the authority to consider third party assessments as 
supplements to the covered assessments being carried out by the 
program offices provided they reflect the best available 
science and the weight of the available scientific evidence.
    Section 7B ensures the science is complete and accurate, 
requiring EPA to consider the relevance and completeness of the 
data, as well as whether the findings are reproducible as a 
factor in determining its influence in generating the toxicity 
values.

                       Explanation of Amendments

    There were no amendments to this bill.

                        Committee Consideration

    On July 24, 2018, the Committee met in open session and 
ordered reported favorably the bill, H.R. 6468, by roll call 
vote, a quorum being present.

                            Roll Call Votes



              Application of Law to the Legislative Branch

    Section 102(b)(3) of Public Law 104-1 requires a 
description of the application of this bill to the legislative 
branch where the bill relates to the terms and conditions of 
employment or access to public services and accommodations.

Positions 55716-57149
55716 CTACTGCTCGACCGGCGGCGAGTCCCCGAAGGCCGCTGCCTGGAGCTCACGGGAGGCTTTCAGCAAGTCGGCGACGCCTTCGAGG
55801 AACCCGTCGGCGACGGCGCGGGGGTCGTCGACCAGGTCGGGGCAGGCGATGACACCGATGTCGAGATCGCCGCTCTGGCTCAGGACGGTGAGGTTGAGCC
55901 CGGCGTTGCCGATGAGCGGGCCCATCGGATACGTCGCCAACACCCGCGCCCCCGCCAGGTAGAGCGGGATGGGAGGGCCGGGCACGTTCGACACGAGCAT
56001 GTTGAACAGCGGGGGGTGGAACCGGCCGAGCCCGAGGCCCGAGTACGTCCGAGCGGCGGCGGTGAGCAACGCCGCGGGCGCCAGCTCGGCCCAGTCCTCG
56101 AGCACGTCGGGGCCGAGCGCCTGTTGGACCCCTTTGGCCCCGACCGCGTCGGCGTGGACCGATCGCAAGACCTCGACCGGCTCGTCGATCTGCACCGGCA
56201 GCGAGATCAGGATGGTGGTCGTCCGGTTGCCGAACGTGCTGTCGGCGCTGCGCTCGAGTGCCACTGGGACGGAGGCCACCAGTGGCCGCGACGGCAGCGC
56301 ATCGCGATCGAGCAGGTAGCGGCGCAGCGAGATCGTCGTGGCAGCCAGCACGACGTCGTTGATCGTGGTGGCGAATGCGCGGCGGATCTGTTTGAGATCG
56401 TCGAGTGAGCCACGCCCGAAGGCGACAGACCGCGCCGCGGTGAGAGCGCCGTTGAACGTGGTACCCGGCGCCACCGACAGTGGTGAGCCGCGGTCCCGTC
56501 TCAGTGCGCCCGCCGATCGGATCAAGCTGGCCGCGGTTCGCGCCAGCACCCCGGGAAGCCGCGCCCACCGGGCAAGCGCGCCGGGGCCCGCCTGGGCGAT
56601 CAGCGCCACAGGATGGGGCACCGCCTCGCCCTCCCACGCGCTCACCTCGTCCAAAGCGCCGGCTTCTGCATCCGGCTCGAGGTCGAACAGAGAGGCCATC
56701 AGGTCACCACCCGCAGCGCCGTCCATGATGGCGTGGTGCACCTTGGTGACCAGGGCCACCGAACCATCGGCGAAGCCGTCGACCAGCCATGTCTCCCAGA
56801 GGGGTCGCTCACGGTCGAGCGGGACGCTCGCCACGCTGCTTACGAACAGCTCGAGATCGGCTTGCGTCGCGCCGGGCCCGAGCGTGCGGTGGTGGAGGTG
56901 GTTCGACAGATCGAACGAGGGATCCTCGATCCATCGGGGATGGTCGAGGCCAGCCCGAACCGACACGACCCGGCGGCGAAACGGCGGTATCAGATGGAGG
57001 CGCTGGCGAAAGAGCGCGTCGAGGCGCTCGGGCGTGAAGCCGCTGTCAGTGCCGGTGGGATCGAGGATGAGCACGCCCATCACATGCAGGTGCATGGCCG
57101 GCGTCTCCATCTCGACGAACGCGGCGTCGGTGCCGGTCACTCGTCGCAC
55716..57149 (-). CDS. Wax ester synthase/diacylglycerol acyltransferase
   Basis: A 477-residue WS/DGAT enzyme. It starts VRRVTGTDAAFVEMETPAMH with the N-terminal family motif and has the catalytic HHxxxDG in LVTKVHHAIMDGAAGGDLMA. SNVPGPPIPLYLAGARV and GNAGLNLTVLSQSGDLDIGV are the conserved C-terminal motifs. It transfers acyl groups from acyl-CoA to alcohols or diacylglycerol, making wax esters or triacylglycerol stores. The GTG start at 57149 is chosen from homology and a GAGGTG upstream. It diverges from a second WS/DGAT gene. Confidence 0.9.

This bill gives the relevant program offices within EPA the 
primary authority to carry out hazard identification and dose 
response assessments on chemical substances. As such this bill 
does not relate to employment or access to public services and 
accommodations.
    Legislative branch employees and their families, to the 
extent that they are otherwise eligible for the benefits 
provided by this legislation, have equal access to its 
benefits.

  Statement of Oversight Findings and Recommendations of the Committee

    In compliance with clause 3(c)(1) of rule XIII and clause 
(2)(b)(1) of rule X of the Rules of the House of 
Representatives, the Committee's oversight findings and 
recommendations are reflected in the descriptive portions of 
this report.

         Statement of General Performance Goals and Objectives

    H.R. 6468, the ``Improving Science in Chemical Assessments 
Act,'' will give the relevant program offices within the 
Environmental Protection Agency (EPA) the primary authority to 
carry out hazard identification and dose response assessments 
on chemical substances.

                    Duplication of Federal Programs